Monday miscellany

A very excited message from British Black Music's Kwaku reached the IPKat this weekend to say that the UK's brand new Intellectual Property Minister Baroness Wilcox will attend tomorrow's Talking Copyright seminar (links and details here). What can you expect? "Panellists including David Stopps (MMF UK & International copyright & related rights director), Pauline Henry (ex-Chimes singer/IP consultant), Dave Laing (researcher/lecturer), Ben Challis (lawyer/lecturer and 1709 Blogger), and Kwaku (BMC founder/lecturer) lead an irreverent yet factually-rich discussion covering various angles - history, landmark cases, causes célèbre, 'good' and 'bad' copyright stories/policies, etc in association with University of Westminster’s Centre For Black Music Research". Sounds like fun! It's also free, but pre-booking is necessary.

Also fun, particularly for Australians who may wish to have something to celebrate after their Night of Tears in South Africa, is news that the peer review phase of the inaugural Peer-to-Patent Australia pilot project is now complete. This web-based initiative is aimed at supporting patent examination and improving the quality of issued patents in Australia by preventing the grant of patents that do not satisfy the statutory requirements of novelty and inventiveness. The project aims to do this by allowing members of the public to put forward prior art references to be considered by IP Australia's patent examiners during patent examination. A total of 31 pending patent applications were reviewed by the community of peer reviewers during the six-month peer review phase, which generated 106 prior art references in response to those applications. These prior art references will now be forwarded to IP Australia to be considered by the patent office in examination. The results of this pilot project will be published online in an anniversary report in December 2010. The Kats wait excitedly for the next step.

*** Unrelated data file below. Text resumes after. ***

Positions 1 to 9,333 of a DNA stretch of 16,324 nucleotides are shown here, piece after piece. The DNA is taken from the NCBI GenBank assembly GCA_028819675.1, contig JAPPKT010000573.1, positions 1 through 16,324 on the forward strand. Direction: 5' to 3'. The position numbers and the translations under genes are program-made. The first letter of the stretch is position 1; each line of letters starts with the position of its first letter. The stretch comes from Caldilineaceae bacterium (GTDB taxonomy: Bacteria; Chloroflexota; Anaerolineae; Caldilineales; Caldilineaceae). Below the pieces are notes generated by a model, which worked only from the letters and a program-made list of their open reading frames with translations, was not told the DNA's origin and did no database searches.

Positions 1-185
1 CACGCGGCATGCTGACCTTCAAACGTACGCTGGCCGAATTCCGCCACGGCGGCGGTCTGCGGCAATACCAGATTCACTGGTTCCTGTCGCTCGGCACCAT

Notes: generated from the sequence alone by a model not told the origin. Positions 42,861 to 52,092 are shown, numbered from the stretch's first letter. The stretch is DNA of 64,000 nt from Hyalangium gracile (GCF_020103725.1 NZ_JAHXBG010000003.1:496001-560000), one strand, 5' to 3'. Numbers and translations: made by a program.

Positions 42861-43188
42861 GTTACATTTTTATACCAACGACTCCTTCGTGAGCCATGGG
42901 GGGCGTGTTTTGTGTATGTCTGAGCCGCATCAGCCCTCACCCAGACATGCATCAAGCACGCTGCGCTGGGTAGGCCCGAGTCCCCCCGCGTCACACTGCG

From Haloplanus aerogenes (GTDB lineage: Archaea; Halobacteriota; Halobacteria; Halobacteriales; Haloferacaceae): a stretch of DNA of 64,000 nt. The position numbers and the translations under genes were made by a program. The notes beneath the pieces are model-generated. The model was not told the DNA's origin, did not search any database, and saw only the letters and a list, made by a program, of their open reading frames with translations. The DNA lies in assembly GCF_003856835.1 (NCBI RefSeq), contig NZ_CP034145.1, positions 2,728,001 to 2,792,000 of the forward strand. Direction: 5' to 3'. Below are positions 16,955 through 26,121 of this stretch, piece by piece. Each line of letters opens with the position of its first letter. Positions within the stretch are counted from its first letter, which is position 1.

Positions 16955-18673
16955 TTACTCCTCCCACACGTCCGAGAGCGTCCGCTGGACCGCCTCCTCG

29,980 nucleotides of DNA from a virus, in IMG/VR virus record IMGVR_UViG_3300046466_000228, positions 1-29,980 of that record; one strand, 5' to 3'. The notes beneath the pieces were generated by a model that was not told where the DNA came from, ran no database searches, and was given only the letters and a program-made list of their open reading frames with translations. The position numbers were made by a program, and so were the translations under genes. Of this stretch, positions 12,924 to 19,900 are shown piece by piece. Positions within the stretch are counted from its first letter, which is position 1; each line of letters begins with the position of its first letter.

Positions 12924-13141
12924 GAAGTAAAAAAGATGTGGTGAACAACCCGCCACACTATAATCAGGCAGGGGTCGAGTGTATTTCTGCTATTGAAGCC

A curious friend of the IPKat writes to ask:
"I was wondering what people's experiences have been when acting for claimants asserting unregistered trade mark rights under the Uniform Domain-Name Resolution Policy (UDRP). If you have acted for such a claimant, I would be interested to know whether your client was a large company/celebrity/big-brand, what the success rate has been, and whether you provided a large volume of evidence in order to satisfy this element?"
If you have any comments, do please post them below.
Monday miscellany Monday miscellany Reviewed by Jeremy on Monday, June 14, 2010 Rating: 5

1 comment:

  1. Hi, I did file a Complaint before WIPO on the basis of unregistered trademark rights and obtained the trasfer of the DN.

    The DN in question was my firm's short name (!); we are an Italian medium TM&Patent attorneys firm.

    The documents provided in support of our rights were: a certificate of the Chamber of Commerce, details of our membership of national and international intellectual property law associations, articles appeared in Italian newspapers, invoices, excerpts from online directories of intellectual property law expert.

    The decision can be found at the address



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